When multiple geotechnical considerations need to be addressed on a single site, Moretrench’s ability to marshal diverse services from within its own organization offers a distinct advantage, both in cost and scheduling. Such was the case for the construction of a new apartment building in East Rutherford, NJ.
Moretrench was initially contracted to provide temporary earth retention for the site. However, evaluation of the soils report showed groundwater at five feet above the proposed subgrade and the presence of low concentrations of Tri Chloro Ethelyne, indicating the need for both dewatering and groundwater treatment in addition to the earth retention. Moretrench offered General Contractor Millennium Homes, of Livingston, NJ, a design/build option that would address all three aspects under one contract.
Site soils consisted of predominately medium-dense to dense silty sand, with existing elevation varying from +56 feet to +63 feet. Proposed subgrade was at +36 feet. Moretrench’s soldier beam and lagging earth retention design resulted in installation of the retention system for a cut of 16 to 25 feet. Tieback anchors, ranging in design load from 64 to 105 kips, were incorporated where the depth of cut dictated the need for additional lateral support.
INSTALLATION IN THE DRY
Piles varying in length from 20 to 36 feet were driven at 8 to 10 feet on center around the perimeter of the excavation, and the earth retention system was installed to approximately elevation +43, 2 feet above the groundwater table. The 1,100 linear foot perimeter wellpoint system was then installed around the perimeter of the site in front of the proposed soldier beam wall to draw groundwater down below the design subgrade.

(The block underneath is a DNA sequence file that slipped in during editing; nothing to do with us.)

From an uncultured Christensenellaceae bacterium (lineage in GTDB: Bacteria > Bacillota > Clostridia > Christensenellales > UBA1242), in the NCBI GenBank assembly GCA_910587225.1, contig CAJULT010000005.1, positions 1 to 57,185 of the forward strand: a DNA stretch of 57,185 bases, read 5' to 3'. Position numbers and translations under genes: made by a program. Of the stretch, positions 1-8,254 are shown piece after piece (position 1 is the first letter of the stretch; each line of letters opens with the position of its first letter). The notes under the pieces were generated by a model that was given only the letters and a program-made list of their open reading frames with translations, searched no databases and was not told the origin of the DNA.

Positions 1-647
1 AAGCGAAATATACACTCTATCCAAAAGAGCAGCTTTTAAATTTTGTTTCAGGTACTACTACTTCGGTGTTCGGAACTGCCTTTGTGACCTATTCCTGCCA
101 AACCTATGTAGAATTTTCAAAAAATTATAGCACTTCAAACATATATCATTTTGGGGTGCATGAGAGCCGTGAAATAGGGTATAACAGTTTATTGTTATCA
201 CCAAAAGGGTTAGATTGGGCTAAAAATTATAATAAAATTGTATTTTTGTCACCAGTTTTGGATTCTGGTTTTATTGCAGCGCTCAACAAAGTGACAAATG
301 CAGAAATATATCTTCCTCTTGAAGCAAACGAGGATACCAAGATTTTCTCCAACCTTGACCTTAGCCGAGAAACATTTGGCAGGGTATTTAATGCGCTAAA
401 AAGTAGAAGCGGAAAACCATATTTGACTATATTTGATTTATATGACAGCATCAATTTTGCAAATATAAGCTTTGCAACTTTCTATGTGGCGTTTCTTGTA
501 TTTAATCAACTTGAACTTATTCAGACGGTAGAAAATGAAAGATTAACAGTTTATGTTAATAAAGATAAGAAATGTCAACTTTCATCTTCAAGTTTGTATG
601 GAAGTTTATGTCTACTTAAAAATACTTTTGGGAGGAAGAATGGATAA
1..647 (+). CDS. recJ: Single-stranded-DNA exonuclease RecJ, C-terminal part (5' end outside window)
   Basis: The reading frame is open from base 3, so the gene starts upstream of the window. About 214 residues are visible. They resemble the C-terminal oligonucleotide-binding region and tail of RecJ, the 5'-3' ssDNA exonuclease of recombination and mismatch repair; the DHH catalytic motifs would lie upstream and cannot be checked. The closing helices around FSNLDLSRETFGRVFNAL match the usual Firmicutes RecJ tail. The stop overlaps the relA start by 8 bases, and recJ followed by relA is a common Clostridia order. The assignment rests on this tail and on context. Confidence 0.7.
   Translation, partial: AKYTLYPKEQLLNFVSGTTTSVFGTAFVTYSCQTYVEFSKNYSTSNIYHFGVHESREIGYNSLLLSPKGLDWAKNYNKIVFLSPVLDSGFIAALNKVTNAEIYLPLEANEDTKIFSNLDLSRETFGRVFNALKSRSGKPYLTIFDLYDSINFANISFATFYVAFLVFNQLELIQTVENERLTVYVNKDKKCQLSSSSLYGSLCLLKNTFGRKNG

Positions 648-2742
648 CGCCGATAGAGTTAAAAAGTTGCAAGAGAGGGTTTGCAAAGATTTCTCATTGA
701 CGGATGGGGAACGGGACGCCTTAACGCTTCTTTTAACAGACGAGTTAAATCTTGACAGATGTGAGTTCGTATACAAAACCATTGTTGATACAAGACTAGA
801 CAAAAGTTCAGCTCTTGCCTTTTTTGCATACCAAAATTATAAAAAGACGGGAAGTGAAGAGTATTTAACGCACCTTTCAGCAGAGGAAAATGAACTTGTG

Wellpoints were jetted in place at each soldier beam location. A carbon filtration system with bag filters was installed to treat the contaminated groundwater before it was discharged into the storm sewer system. With the dewatering and groundwater treatment system in place and fully operational, the earth retention was resumed. Where required, the temporary tiebacks, with lengths ranging from 30 to 50 feet were installed at 30 degrees from horizontal and proof tested to 133 percent of design load. At one location, where drilling for tieback installation was not permitted beneath a building adjacent to the excavation, lateral support was provided by raker braces with concrete heelblocks.
Approximately 6,700 square feet of soldier beam and lagging earth support was installed for the project. During the work, the amount of groundwater generated for treatment (70 gpm) proved to be greater than originally anticipated. However, the filtration system was able to be immediately upgraded with minimal disruption to the dewatering or earth retention operations.